Posted20 September 2011, by Brenda OReilly, West Lake/Bay Village Observer, westlakebayvillageobserver.com
A rain garden is an attractive landscaped area planted with perennial native plants which don’t mind getting “wet feet.” Built in a bowl shape, a rain garden is designed to increase infiltration allowing rain and snowmelt to seep naturally into the ground. Benefits of rain gardens are multiple: they recharge groundwater supply, prevent water quality problems, provide habitat for birds and butterflies and are great-looking landscape features.
Amy Roskilly of the Cuyahoga Soil and Water Conservation District and the Bay Village Green Team are partnering to sponsor a FREE rain garden workshop on Wednesday, Oct. 19, 6-7:30 p.m. at the Bay Community House, 303 Cahoon Rd. To register, call Amy at 216-524-6580, ext. 22, or email email@example.com.
Recent studies have shown that up to 70% of the pollution in our streams, river and lakes is carried there by run-off from practices we carry out in our own yards and gardens. Some of the common “non-point source pollutants” from our yards that end up in our local waterways include soil, fertilizers, pesticides, pet wastes, grass clippings and other yard debris.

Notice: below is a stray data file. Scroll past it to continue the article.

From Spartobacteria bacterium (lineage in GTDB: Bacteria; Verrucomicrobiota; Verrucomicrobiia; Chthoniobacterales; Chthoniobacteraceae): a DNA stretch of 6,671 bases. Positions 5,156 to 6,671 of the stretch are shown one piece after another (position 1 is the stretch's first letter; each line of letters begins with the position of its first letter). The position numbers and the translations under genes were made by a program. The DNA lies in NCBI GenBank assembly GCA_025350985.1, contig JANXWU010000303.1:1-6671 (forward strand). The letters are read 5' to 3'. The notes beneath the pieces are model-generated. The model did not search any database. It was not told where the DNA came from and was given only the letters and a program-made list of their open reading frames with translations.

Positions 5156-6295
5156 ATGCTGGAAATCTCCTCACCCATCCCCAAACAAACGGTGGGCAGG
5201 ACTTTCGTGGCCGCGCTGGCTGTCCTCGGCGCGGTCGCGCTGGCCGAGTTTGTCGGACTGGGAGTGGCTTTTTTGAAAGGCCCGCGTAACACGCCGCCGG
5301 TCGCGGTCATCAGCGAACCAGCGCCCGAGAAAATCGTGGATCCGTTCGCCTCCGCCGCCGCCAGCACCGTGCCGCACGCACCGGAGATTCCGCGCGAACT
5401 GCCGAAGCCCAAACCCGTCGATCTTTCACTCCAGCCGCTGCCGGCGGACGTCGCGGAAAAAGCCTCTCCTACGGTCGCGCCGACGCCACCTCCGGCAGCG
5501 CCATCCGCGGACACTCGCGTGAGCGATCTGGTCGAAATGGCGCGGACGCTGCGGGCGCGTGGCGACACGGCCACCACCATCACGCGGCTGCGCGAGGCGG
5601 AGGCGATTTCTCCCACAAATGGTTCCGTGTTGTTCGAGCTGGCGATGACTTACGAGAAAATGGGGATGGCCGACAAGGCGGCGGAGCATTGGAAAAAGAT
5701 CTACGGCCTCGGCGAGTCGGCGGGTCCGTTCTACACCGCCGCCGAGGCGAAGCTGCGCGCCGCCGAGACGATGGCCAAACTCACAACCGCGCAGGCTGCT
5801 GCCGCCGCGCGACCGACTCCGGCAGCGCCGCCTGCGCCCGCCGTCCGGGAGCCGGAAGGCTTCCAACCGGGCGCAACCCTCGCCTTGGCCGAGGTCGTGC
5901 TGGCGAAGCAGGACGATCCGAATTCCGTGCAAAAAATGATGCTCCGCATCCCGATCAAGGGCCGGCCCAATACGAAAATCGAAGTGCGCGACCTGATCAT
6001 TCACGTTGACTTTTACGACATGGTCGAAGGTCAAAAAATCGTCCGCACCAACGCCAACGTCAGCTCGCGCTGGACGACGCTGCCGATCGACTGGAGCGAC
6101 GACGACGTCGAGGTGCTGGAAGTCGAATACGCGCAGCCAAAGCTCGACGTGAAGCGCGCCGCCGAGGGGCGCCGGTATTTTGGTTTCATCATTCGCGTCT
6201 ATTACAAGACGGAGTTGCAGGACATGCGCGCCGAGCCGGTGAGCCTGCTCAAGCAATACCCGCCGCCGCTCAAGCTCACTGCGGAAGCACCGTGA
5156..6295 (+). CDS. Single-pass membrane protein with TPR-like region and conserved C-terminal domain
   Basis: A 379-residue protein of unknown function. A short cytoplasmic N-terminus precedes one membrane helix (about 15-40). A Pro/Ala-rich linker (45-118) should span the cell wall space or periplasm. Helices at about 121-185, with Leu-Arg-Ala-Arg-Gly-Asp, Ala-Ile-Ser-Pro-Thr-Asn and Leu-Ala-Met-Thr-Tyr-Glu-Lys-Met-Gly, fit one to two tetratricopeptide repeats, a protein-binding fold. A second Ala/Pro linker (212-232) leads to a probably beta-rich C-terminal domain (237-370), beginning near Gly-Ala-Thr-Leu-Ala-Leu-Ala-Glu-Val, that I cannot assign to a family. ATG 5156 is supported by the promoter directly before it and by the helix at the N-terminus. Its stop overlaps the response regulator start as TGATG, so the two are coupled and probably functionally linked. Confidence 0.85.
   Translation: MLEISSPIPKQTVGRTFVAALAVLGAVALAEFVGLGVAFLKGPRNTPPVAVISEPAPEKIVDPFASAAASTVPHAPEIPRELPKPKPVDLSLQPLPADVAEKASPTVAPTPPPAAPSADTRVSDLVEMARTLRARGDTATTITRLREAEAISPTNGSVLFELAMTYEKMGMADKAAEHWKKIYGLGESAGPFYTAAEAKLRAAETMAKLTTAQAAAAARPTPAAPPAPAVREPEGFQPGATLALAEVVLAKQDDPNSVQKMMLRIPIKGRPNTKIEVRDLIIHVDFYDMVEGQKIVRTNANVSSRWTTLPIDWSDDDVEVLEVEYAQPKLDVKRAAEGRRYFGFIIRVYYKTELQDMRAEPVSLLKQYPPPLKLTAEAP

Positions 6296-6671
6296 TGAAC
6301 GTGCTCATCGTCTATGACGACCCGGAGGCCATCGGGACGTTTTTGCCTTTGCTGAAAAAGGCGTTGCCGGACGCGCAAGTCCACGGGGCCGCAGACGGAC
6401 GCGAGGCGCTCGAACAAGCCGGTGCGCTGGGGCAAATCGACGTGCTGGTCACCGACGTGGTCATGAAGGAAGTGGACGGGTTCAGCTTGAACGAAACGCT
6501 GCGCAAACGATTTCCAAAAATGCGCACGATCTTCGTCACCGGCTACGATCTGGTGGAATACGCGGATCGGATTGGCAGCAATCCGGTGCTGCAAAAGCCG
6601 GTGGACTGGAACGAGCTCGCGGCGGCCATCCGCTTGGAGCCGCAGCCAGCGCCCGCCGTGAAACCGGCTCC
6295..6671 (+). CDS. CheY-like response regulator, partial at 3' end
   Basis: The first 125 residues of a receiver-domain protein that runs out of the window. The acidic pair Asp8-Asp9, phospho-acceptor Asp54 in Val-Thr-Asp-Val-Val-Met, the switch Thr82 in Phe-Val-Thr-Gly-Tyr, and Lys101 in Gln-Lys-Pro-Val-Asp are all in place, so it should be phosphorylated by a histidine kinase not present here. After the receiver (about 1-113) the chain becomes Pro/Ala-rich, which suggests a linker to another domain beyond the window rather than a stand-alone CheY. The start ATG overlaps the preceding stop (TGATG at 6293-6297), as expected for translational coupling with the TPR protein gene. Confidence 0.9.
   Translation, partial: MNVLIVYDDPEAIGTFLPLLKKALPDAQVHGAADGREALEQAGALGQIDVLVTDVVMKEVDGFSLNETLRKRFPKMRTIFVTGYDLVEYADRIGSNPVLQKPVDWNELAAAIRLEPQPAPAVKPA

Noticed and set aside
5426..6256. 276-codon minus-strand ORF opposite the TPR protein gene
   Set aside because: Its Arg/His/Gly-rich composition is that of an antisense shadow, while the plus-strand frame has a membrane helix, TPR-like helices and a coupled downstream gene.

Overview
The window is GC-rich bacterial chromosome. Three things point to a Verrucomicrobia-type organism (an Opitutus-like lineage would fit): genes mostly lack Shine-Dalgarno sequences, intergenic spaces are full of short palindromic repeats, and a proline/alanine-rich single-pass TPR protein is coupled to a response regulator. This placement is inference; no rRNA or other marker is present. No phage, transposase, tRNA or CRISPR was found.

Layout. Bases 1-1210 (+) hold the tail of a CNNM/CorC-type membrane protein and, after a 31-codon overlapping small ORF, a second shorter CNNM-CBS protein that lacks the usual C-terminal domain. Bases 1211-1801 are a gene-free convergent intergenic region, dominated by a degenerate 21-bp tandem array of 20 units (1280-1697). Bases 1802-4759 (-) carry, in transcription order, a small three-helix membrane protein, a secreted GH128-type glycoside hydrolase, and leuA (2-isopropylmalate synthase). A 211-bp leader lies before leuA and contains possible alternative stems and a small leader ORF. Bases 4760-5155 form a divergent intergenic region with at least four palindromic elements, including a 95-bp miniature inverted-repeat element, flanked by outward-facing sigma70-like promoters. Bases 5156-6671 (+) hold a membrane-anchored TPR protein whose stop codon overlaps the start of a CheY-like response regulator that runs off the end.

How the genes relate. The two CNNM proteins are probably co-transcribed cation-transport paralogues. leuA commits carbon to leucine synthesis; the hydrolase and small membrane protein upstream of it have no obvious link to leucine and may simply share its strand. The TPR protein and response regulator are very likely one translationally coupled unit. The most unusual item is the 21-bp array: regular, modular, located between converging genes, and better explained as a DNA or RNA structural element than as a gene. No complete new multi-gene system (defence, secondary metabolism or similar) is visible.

Planting rain gardens is an effective way to help our communities “bloom,” as we work to protect the health of our watersheds. Learn about the importance of planting a rain garden and how to site it for your yard in this workshop as we work through the Rain Garden Manual for Homeowners.
For more information, please visit the Events section at www.bayvillagegreenteam.com.
Brenda OReilly, Co-Chair of the Bay Village Green Team